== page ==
The font brake cable could do with an additional clip and the locking mechanism on the tank is a little sensitive but nothing major to complain about.
The bike did also get dropped… see this video for that action… and amazingly [and thankfully] there wasn’t a scratch on it. Plus given its weight it was super easy to pick up.
The Super Soco TC Max electric offering just inspires confidence. Simplistic controls with no clutch or gears, no foot controls or hot pipes and engine to burn you. A super low 770mm saddle height and mere 100kg weight…Just a simple twist and go, bicycle-style dual breaks, and the lack of sound. It makes for a really easy, completely un-intimidating bundle of fun!
I took it home and the whole family had a go! I’ve taken many bikes home over the years and never has everyone tried.
A bike that can inspire that much confidence into giving motorcycles a go is a huge hit in my eyes! If you’ve ever felt a little intimidated by the idea or riding this is a fantastic option. It’s small, light, highly manoeuvrable and really, really simple to ride.
The TC Max, other than being the next generation of electric offering, doesn’t coming with any fancy technology. Everything is as you would expect.
A lovely LED display for easy controls on the go. The LCD panel shows the power mode, trip meter, range, and battery life remaining. It’s easy to read and has automatic backlighting for after night riding. I do miss it not having a clock.
The three power modes change speed restrictions:
The modes are switchable on the move; which means you flow with the traffic, getting maximum range in level one at 30mph in town and know you’re not going to accidently whizz past a speed camera with that electric torque. Then shift up a mode or two for the country roads or dual carriageway.
The brakes are 240mm discs but no ABS. However, the dual braking means the braking will support you by activating linked braking with the handlebar, bicycle style brakes. I did a couple of rather sudden stops and I was impressed with the braking power. I took a few minutes to stop pressing my foot for the brakes, but my mind quickly adapted to the handlebar scooter style braking.
A steel cradle chassis with 35mm upside down forks at the front and a mono shock at the rear. The upside-down forks don’t offer any adjustability, while the rear does have adjustable pre-load. If you’re hitting huge potholes, you’re going to feel it, but it’s pretty smooth and comfortable given its designed usage.
The bikes alarm is a little pathetic, being blunt. It really is not very loud. It does apply the brakes which is cool, but it’s not going to wake the neighbours. Probably best to get a DataTag, maybe a Moni Moto tracker and a screaming disc lock is always a good shout.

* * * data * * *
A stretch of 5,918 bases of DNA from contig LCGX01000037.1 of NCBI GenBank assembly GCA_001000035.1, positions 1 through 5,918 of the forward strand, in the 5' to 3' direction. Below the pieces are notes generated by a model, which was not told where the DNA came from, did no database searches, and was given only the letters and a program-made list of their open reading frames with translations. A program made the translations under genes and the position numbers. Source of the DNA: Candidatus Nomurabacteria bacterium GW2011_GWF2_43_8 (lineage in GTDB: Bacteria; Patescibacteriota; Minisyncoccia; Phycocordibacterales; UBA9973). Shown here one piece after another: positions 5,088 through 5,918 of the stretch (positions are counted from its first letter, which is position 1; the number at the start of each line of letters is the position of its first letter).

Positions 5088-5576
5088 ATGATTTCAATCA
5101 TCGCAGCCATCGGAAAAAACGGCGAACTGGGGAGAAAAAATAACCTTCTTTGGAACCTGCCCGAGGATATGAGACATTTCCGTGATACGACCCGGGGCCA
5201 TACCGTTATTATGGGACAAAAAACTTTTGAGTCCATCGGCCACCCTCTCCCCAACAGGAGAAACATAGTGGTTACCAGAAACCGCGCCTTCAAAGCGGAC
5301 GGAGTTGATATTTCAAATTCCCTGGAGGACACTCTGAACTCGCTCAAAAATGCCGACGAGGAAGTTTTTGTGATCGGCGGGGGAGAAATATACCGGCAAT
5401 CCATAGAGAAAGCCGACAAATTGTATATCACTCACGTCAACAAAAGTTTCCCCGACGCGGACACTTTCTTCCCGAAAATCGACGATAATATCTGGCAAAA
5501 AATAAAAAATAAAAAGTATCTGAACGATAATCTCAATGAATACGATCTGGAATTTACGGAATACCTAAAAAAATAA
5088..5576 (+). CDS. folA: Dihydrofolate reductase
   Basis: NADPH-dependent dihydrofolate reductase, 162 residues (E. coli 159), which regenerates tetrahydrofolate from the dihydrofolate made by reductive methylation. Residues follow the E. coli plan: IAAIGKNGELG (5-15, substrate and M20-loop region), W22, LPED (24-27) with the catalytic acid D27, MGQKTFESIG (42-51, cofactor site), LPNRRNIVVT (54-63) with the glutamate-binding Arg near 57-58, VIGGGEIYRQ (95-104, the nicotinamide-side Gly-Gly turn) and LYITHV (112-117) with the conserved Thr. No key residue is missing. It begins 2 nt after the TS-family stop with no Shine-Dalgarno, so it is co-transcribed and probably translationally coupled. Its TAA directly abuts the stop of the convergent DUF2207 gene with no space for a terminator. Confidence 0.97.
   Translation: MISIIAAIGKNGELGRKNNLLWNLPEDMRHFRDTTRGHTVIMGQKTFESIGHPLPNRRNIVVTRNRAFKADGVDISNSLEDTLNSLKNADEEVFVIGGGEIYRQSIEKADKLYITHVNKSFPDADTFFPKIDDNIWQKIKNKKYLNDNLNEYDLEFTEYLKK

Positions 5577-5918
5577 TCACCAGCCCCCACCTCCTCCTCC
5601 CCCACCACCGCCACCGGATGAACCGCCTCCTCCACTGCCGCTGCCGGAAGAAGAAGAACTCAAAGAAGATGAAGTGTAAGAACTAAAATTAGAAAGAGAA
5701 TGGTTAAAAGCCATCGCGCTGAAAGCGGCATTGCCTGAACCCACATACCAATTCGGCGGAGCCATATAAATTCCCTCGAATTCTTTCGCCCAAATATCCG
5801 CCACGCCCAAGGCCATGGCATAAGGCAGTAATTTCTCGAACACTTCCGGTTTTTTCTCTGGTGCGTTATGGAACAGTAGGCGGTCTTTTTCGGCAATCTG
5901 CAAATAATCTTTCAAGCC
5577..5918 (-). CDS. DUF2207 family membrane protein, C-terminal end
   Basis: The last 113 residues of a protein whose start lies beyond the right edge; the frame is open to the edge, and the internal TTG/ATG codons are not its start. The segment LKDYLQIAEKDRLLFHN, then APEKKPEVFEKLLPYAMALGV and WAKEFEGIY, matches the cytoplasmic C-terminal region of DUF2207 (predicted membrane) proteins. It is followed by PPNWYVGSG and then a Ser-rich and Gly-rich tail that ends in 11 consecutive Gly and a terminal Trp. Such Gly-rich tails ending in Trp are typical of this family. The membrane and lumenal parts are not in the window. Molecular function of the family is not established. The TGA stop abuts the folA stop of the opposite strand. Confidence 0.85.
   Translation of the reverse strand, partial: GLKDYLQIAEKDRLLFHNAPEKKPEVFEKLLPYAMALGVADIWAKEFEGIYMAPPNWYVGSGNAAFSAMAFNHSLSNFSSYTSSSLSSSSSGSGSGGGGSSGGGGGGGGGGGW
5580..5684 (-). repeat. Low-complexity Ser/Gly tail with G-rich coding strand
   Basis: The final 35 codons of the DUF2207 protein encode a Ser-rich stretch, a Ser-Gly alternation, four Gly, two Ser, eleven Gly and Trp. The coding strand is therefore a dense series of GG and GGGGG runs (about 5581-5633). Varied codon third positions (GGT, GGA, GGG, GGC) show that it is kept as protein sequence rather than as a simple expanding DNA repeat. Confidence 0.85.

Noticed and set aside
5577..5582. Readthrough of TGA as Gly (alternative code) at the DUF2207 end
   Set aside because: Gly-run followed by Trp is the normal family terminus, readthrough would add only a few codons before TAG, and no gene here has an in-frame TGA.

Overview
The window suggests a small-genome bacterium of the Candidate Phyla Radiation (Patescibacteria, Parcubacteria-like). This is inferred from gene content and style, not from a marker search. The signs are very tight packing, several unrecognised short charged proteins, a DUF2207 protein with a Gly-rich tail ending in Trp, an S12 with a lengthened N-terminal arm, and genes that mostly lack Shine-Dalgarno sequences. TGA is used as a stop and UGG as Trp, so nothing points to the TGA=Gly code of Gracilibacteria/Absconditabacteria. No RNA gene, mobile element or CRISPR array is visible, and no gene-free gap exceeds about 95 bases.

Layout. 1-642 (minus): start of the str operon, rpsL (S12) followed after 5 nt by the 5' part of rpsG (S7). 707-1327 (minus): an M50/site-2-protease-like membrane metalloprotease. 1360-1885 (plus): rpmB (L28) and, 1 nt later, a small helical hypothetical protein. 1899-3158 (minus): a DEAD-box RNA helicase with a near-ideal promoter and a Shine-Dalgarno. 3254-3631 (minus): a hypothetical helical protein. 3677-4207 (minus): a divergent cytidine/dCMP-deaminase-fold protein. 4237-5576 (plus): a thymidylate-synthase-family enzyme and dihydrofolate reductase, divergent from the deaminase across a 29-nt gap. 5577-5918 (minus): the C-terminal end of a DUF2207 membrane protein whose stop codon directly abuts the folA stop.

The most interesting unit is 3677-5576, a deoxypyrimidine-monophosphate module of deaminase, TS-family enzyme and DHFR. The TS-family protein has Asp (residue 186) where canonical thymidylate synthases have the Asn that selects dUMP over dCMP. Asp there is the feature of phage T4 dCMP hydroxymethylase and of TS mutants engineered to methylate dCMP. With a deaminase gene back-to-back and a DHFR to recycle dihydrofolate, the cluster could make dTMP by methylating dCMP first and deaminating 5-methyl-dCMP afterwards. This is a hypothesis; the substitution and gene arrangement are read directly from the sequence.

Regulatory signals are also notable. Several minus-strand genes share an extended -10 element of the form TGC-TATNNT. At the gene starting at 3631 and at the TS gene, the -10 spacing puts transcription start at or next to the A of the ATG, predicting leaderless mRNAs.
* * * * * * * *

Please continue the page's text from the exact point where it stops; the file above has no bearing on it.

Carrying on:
Remember this is a little commuter not a pan Africa adventurer. Storage is limited. If you remove the charging cables you could probably fit a small chain for U-lock on top of the battery. I successfully strapped about 15 kg of vegetables to the rear seat on a market run. There’s lots of tie down points. Although the pillion handle is curved so not ideal but still workable for luggage tie down. Some universal strap over panniers would likely work, or you can go classic with a rucksack.
This is a small bike so certainly not design for two-up BUT it is totally feasible. I rode with my 85kg husband on the back no problem. It was very rear end heavy and changed the handling as one would expect but it was doable. The pillion had the rear grab hand for holding on but I think I enjoyed it more than him.
Absolute bargain! Get £1 for 100 mile range on a bike that is available from £4,249*
Consider current commuting costs and I bet it pays for it’s self rapidly!
*Inclusive of OLEV Plug-in Motorcycle Grant, price without grant £5,311.25 [UK grant]
This is a cracking little urban city bike. Super low running costs, incredibly easy to ride and with a range perfectly adequate for the average commuter. With it’s motorbike like styling you can ride without a full licence and enjoy the punchy electric torque. Definitely a strong contender!
To come! I’m editing now
|New price||From £4249|
|Engine layout||Mid mounted|
|Engine details||Electric motor|
|Power||Rated 3.5kW with 5kW peak power|
|Top speed||59mph (indicated)|
|Transmission||Electric motor with Kevlar belt drive|
|Max range to empty (theoretical)||60miles (@30mph)|
|Rider aids||Switchable power modes|
|Front suspension||35mm Upside down forks|
|Front suspension adjustment||None|
|Rear suspension||Hydraulic mono-shock|
|Rear suspension adjustment||Preload|
|Front brake||240mm single disc, linked|
|Rear brake||240mm disc, linked|
|Front tyre||90/80/17 Cordial|
|Rear tyre||120/70/17/ Cordial|
|Dimensions||1982mm x 740mm x 1031mm (LxWxH)|
|Warranty||2yrs bike / 3yrs battery|
If you’re new to my page – it’s more than just dirt bike riding and racing, I’m on a mission to prove that nothing is impossible if you want it bad enough. See more about my story plus read about my life changing accident, which started it all.